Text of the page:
Tectonic stress feedback loop explains U-shaped glacial valleys
In the shadow of the Matterhorn, the broad form of the Matter Valley—like so many throughout the Alps—is interrupted by a deep U-shaped glacial trough. Carved into a landscape reflecting millennia of tectonic uplift and river erosion, growing evidence suggests the 100-meter-deep (328-foot-deep) U-shaped groove was produced shortly after a shift toward major cycles of Alpine glaciation almost a million years ago. Subsequent glaciations may have therefore had little effect on the landscape.
The Matter Valley and other Alpine valleys' U-shaped incisions were carved by glaciers, but the power of ice alone is not enough to explain the location or apparent timing of the troughs' formation. If glacial forces were the sole driver, the valleys would be three times as wide, and would grow consistently deeper during each period of glaciation.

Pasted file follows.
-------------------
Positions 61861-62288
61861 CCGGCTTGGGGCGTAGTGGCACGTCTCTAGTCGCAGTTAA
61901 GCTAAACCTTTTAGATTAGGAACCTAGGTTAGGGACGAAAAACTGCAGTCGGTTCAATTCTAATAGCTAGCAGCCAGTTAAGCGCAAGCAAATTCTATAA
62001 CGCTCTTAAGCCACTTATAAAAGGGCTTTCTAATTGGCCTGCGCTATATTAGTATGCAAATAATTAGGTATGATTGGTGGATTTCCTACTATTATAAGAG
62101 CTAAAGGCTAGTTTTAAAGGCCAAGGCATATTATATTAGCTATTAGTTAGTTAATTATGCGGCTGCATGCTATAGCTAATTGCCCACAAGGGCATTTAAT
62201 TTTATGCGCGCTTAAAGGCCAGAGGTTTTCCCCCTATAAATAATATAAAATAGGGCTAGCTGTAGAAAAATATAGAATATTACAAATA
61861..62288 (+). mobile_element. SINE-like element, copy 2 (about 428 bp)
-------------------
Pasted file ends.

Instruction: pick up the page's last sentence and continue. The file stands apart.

In previous research, Leith et al. proposed a new mechanism to explain characteristic fracturing in bedrock beneath glaciers, and in the present study, they find that this may have driven a one-off period of amplified glacial erosion in the Matter Valley. In the authors' model, bedrock stresses left over from mountain formation are focused beneath the surface at the center of V-shaped valleys. Early periods of glacial erosion carved through the upper bedrock layers, exposing the stressed rock. Thinning glaciers allowed the stressed bedrock to fracture, and broken rock was easily carried away by flowing ice. As the valleys deepened, stresses were further focused at the valley floor, creating more fractured bedrock and making it easier for the glaciers to dig in. Their model suggests that bedrock stresses were relieved once the valley glacier retreated, and that subsequent periods of glaciation may not have encountered similar conditions.
The authors' model shows how glacial erosion promotes the formation of U-shaped valleys of a particular size and with a particular frequency, results which align with their observations in the Matter Valley.